The NBRP to support life science research
With the aim of improving your welfare and daily lives, life science research continues to make progress every day, in solving various problems around us related to the environment, food, and medical care.
The National BioResource Project (NBRP) collects various bioresources (biological and genetic materials used in research, and their respective information) used in life science research, for the benefit of researchers. It plays the role of a resource ‘hub’, organizing, storing, and providing collected bioresources on request, while maintaining the value of the resources.
The NBRP consists of a community of about 40 universities and research institutes nationwide, and is working on 30 bioresource projects involving animals, plants, microbes, cells, and DNA materials (e.g., plasmid clones).
At the NBRP, we are investigating genome sequences and characteristics of life activities in these 30 bioresource projects, and developing methods that enable the relevant resources to be preserved alive for a long period of time, laying the foundation for bioresources to be more useful in life science research.
As of 2020, there were a total of about 6.5 million types of biological and genetic materials in the 30 bioresource projects; and for each organism/genetic material, there are various types of information, such as the characteristics of life activities, genome sequences, storage locations, providers, and so on. For optimal progress in life science research, we must provide the information required by researchers accurately and comprehensibly, from the vast variety of information on such an enormous number of biological/genetic materials.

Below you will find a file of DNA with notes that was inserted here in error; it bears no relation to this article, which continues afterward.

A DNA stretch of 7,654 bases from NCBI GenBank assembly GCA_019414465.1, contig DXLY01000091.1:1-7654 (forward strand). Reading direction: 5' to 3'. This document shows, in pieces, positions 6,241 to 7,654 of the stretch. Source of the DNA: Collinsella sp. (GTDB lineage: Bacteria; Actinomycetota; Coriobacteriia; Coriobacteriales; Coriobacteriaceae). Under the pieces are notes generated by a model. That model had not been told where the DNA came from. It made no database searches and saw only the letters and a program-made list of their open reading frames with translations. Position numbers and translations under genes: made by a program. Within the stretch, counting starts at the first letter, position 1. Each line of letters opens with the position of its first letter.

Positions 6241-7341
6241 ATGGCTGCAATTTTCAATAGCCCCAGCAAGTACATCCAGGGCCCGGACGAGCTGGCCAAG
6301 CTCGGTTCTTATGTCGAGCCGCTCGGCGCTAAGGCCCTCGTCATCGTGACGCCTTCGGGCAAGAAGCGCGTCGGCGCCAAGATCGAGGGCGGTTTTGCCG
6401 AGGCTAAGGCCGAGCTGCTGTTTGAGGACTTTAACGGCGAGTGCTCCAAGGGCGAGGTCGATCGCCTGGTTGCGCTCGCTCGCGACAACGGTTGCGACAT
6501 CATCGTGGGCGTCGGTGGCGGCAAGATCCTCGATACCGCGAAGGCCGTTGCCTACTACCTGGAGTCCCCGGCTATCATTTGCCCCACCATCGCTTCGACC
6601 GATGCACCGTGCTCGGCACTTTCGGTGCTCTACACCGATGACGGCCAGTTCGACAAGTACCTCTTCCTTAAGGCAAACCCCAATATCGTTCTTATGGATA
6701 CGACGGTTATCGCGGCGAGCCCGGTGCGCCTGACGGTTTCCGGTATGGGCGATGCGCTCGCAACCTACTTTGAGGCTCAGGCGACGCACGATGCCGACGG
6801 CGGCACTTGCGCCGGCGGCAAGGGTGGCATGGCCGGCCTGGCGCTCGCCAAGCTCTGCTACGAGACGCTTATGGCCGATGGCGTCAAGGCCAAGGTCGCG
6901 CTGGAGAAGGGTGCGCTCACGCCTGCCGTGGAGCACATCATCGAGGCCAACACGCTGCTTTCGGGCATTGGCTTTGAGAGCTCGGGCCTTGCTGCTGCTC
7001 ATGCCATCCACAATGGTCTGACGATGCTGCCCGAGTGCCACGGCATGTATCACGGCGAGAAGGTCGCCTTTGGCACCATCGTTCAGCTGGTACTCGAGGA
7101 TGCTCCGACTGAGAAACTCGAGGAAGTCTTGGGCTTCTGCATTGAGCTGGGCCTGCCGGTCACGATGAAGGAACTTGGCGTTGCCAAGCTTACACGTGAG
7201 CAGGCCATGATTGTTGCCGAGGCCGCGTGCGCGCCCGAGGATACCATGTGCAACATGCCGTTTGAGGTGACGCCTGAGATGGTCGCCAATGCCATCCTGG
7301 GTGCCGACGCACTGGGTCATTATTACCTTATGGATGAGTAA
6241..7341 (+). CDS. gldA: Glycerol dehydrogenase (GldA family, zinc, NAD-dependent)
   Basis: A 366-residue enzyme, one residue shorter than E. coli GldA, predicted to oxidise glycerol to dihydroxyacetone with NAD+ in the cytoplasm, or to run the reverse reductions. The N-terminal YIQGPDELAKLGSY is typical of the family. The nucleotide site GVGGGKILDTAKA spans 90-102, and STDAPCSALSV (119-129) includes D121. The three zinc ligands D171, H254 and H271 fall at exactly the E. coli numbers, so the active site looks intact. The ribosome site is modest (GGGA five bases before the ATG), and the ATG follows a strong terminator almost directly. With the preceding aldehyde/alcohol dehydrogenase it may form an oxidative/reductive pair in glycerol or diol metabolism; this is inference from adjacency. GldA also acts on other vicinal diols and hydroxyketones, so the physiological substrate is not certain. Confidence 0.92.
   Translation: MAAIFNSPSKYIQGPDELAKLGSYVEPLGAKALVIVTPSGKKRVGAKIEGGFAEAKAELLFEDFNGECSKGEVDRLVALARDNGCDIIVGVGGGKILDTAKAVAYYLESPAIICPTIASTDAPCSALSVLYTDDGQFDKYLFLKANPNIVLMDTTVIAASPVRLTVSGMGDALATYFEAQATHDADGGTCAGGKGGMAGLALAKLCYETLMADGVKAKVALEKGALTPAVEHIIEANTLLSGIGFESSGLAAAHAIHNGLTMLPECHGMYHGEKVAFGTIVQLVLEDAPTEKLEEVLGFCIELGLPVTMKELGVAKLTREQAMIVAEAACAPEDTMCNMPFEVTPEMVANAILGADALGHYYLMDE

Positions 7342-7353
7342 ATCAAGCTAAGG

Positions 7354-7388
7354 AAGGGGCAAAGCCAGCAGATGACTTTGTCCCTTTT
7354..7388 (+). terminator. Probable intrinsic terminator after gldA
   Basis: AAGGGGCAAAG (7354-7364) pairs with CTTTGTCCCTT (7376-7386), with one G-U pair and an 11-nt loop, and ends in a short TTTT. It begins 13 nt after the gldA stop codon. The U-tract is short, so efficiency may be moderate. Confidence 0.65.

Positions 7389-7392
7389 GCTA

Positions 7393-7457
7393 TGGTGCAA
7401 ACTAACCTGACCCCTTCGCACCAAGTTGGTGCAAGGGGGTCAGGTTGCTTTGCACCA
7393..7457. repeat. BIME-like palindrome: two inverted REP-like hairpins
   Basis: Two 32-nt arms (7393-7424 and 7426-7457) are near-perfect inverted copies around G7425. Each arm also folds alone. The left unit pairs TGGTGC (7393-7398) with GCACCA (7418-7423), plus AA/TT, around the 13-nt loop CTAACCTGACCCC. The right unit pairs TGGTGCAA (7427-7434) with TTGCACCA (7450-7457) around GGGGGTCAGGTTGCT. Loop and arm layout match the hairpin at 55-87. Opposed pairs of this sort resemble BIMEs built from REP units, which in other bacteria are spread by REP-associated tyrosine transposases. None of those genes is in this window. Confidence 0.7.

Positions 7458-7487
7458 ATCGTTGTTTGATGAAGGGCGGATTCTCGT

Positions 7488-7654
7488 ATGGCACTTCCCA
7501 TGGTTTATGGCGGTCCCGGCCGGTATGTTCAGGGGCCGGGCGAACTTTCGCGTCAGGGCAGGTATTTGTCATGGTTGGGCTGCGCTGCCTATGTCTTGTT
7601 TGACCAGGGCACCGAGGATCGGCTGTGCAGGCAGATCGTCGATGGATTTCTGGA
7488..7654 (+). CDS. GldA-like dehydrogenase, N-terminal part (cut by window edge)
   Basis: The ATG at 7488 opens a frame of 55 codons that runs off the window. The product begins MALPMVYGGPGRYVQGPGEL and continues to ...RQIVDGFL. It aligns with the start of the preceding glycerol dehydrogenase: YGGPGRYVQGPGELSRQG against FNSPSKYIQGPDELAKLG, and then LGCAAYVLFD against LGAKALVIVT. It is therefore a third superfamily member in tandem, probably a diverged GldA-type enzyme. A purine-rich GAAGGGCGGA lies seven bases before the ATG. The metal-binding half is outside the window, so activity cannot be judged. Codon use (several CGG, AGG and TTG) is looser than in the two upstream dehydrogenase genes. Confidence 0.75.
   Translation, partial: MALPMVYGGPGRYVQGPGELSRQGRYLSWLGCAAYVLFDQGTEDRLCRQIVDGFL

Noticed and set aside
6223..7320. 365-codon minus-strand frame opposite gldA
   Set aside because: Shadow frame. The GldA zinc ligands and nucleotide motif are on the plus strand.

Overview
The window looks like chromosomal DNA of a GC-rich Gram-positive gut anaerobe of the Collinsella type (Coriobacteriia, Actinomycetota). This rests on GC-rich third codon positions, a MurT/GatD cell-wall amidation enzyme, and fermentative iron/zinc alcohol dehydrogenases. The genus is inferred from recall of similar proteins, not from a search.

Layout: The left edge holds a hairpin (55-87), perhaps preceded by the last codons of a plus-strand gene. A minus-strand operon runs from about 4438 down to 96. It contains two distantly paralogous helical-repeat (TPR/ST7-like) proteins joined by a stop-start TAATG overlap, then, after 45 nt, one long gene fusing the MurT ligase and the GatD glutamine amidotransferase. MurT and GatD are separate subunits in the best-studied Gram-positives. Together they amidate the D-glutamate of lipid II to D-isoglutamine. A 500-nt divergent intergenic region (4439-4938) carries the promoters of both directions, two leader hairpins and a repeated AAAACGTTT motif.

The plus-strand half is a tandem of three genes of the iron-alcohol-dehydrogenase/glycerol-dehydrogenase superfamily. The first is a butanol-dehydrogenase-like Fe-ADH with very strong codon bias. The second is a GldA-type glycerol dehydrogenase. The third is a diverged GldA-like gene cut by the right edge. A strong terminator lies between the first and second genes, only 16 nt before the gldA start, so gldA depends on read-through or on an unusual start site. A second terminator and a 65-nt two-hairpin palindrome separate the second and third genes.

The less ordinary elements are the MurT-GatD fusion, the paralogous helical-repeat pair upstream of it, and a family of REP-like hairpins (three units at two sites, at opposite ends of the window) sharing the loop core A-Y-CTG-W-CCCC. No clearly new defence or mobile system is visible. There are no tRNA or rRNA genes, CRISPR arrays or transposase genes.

Thus, at the NBRP, we are developing secure and efficient management of this ever-increasing information on a computer network, and providing valuable bioresources (including information) to researchers.
In addition to the aforementioned 30 bioresource projects, which are launched and supported by universities or research institutions, NBRP provides information related to the ecology of great apes and worldwide biodiversity via its website, so that such information can itself be used as a valuable bioresource; and we have created a system to support researchers with respect to compliance with the laws and regulations related to the acquisition and use of biological samples from overseas (conclusion of the Nagoya Protocol).
Materials related to the activities of providers and the respective bioresource projects are available on the page, “Publications and Digital Contents Concerning Bioresources.“. Please take a look.